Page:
Nouadhibou – a port city on the west coast of Africa, the bank which represents the present and the world’s largest graveyard of ships, which knows, apparently not too many people. Mexican photographer Ian Smith, almost a hero, in 2008 was forced to overcome many obstacles to capture the beauty of this truly sad, so carefully concealed by the Government of Mauritania because of their own machinations.
Here, “released in circulation, but the insured vehicles, illegally trafficked and economically profitable shipping companies in the scrap from all over the world. According to Yang, he was stopped at the border, slept in a minefield and was accused of espionage before managed to get in Nouadhibou. Nobody believed that the photographer came to just shoot the decaying ships. Despite these images as clear evidence of blatant corruption of power, Yang argues that is not intended documentary photography and his work just wanted to show the forgotten beauty.
Nouadhibou is the second largest city in Mauritania and serves as the country’s commercial center.
It is situated on a 40-mile peninsula or headland called Ras Nouadhibou, Cap Blanc, or Cabo Blanco, of which the western side, with the city of Lagouira, is part of Western Sahara. Nouadhibou is less than a mile from the border.
The city is divided into four major areas: the city centre, including the airport, Numerowatt to the north, the main residential area, Cansado to the south, a dormitory town for Port Minéralier, in the far south, from which iron ore mined in Zouerat is exported.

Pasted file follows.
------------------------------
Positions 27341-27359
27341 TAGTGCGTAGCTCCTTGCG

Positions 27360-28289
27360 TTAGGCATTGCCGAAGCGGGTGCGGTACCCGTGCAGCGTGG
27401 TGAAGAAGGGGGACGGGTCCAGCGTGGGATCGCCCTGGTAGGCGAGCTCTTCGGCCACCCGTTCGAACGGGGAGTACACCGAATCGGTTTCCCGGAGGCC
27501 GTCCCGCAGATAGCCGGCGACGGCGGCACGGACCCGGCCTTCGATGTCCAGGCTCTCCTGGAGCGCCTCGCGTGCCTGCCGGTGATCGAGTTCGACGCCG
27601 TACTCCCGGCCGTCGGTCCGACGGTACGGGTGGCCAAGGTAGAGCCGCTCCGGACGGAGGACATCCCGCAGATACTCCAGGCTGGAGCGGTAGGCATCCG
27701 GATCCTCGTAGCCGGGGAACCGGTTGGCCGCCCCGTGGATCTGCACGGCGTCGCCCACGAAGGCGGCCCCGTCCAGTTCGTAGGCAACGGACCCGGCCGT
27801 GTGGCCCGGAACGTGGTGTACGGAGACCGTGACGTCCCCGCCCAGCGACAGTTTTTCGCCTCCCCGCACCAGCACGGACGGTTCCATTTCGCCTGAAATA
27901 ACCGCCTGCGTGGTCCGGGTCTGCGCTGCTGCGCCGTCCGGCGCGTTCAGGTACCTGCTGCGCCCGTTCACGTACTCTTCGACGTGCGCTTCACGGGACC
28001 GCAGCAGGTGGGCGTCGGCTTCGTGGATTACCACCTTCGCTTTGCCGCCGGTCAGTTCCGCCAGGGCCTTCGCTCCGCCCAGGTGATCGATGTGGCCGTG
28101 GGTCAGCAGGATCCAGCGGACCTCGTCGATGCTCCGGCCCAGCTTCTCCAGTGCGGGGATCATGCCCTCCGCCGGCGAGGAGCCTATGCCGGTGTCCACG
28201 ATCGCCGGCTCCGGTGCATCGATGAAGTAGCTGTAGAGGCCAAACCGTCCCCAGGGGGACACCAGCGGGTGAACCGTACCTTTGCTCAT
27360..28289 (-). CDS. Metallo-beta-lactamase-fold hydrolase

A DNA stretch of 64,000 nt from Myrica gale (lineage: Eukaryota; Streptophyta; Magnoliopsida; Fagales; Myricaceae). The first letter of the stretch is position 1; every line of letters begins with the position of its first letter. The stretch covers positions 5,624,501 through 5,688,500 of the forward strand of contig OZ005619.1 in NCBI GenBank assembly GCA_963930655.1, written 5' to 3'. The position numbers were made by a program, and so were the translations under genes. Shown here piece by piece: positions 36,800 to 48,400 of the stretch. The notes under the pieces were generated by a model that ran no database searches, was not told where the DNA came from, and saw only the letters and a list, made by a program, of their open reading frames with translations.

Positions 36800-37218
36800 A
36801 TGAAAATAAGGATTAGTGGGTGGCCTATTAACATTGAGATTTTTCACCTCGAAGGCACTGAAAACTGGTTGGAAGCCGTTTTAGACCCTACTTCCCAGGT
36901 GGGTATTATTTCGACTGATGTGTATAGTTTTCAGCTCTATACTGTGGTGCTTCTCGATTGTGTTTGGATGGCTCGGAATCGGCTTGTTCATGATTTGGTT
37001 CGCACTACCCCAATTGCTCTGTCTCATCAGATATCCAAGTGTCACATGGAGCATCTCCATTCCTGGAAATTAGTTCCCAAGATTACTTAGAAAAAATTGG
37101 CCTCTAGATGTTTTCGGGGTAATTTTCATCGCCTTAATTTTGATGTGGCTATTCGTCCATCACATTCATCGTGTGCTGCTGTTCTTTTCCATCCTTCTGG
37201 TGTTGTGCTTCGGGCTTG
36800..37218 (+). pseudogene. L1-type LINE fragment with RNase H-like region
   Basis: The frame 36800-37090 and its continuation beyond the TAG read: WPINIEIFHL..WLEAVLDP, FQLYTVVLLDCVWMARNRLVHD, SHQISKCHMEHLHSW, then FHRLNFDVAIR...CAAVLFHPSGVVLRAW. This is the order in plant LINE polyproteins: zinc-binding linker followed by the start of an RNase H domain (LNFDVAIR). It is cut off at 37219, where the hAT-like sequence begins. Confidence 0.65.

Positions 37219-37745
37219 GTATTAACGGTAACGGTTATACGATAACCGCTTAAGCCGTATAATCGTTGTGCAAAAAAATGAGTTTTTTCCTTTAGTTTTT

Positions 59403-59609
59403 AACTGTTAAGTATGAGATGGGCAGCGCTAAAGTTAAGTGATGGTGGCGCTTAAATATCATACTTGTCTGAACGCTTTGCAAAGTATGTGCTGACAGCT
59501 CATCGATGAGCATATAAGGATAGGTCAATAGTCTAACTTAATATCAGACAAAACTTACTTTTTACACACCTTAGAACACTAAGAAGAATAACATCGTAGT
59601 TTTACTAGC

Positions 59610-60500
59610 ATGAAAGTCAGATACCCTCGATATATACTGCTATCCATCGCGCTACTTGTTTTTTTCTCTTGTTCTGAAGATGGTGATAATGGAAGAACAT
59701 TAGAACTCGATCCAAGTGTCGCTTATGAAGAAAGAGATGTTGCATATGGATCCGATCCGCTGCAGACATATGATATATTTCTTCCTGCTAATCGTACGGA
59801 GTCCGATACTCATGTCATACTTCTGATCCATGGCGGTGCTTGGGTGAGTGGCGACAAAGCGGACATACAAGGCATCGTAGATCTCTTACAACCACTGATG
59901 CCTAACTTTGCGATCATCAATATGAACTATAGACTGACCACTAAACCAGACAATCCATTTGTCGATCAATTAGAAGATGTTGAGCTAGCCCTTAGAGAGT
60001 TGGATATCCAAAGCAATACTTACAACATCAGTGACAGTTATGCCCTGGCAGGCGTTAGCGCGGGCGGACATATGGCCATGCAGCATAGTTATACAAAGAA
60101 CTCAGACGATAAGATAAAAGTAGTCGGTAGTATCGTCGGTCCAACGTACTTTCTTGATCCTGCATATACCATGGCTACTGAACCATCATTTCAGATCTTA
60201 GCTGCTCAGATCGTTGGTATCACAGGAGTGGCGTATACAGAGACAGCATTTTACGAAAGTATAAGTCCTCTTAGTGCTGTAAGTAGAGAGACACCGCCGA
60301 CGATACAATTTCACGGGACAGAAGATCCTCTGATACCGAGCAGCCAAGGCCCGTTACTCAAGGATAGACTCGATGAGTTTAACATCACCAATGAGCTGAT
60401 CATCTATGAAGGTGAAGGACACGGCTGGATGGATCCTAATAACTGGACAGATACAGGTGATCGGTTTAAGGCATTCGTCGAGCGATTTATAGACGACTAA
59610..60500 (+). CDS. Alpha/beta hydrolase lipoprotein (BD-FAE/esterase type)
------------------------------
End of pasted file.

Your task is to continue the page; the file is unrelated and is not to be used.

Attractions in Nouadibou include the Table Remarquable, several markets, a ships’ graveyard and Mediterranean monk seals.
The port of Nouadhibou is the final resting place of over 300 ships and hencce the world’s largest ship graveyard. Unlike the en masse arrival of ships at Mallows Bay, here the number of craft has built up over time, as corrupt officials accepted bribes from boat owners to allow them to dump their vessels in the area
The major economic activity is fishing; however, the largest industry is processing iron ore transported by train from the interior mining towns of Zouérat and Fdérik. These freight trains can be as much as 3 km long, reputedly the longest in the world. The railway also carries passengers and calls at Choum.
On June 30, 1973 an aerobee rocket was launched there for solar research at the second-longest solar eclipse in 20th century
From February 2006 onwards Nouadhibou has become the departure point for African migrants trying to reach the Canary Islands. This extremely dangerous route to reach the European Union has become popular as a result of stepped up emigration controls along the Moroccan coast and around the Spanish enclaves of Ceuta and Melilla in the second half of 2005.
The city is reputedly also a center of trading of meteorites found in the Sahara.